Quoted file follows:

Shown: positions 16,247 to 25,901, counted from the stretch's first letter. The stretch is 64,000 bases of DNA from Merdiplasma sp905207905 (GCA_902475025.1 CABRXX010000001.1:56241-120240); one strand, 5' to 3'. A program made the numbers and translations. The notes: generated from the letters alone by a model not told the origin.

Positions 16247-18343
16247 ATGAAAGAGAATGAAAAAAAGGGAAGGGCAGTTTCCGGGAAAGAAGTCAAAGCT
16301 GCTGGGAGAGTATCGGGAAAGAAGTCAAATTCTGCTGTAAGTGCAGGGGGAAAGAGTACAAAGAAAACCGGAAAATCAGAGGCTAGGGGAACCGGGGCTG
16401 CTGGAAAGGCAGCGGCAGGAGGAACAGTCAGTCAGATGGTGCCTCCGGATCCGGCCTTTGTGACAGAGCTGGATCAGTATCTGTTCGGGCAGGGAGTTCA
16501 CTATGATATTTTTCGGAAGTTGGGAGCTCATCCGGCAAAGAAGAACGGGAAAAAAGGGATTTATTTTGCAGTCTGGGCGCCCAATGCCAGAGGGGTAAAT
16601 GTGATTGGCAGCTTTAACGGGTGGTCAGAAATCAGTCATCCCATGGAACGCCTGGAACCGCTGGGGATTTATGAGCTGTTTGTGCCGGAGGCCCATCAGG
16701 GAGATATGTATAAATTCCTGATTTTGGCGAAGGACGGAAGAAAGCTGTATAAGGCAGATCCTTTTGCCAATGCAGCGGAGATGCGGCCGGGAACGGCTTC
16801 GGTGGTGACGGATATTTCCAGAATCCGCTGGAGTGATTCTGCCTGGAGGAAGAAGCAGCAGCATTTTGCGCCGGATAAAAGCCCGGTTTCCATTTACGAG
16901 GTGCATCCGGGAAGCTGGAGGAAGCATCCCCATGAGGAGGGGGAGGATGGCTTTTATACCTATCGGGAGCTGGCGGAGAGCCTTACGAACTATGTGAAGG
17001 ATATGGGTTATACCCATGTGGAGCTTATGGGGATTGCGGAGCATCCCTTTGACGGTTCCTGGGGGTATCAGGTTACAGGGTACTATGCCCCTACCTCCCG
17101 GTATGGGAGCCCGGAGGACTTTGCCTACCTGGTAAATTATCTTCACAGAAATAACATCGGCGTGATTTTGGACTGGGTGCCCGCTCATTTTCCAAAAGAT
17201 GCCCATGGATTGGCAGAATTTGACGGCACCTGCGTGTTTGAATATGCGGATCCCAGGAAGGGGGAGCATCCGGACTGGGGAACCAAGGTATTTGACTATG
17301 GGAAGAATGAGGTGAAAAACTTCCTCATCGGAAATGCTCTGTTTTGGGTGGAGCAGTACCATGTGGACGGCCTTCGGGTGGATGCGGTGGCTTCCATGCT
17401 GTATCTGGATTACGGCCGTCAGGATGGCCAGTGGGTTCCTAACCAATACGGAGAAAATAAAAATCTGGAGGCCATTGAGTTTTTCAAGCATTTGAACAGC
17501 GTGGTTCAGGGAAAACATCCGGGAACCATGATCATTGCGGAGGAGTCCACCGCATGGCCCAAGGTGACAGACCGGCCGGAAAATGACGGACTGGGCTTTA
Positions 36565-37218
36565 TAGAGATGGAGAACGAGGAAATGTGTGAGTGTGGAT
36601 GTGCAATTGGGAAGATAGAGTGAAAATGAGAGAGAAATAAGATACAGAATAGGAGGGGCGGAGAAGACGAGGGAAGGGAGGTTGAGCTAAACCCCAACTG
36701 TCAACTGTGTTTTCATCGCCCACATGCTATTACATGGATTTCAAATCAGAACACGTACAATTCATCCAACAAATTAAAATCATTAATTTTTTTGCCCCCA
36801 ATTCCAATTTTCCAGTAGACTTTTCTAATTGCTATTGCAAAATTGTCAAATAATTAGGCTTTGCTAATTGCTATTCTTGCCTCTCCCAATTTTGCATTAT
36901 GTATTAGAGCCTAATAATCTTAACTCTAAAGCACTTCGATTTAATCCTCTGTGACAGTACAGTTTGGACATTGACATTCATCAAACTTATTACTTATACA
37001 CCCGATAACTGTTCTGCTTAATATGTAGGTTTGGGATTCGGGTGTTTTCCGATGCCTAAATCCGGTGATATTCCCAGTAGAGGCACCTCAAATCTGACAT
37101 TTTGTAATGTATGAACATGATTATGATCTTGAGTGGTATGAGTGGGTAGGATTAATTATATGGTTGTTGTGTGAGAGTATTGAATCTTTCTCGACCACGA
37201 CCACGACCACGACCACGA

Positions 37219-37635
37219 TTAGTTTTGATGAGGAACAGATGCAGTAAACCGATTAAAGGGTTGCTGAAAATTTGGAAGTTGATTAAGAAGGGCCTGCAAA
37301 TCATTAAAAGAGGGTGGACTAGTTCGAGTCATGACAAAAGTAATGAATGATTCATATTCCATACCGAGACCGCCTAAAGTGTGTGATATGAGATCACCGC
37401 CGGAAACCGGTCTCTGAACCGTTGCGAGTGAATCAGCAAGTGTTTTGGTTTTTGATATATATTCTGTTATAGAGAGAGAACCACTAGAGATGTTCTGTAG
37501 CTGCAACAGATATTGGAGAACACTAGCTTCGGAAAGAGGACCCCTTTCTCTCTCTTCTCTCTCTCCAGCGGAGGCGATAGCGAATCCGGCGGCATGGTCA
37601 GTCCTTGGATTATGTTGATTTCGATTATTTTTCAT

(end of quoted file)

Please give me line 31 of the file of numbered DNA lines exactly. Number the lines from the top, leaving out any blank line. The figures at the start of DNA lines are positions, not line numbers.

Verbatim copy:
37601 GTCCTTGGATTATGTTGATTTCGATTATTTTTCAT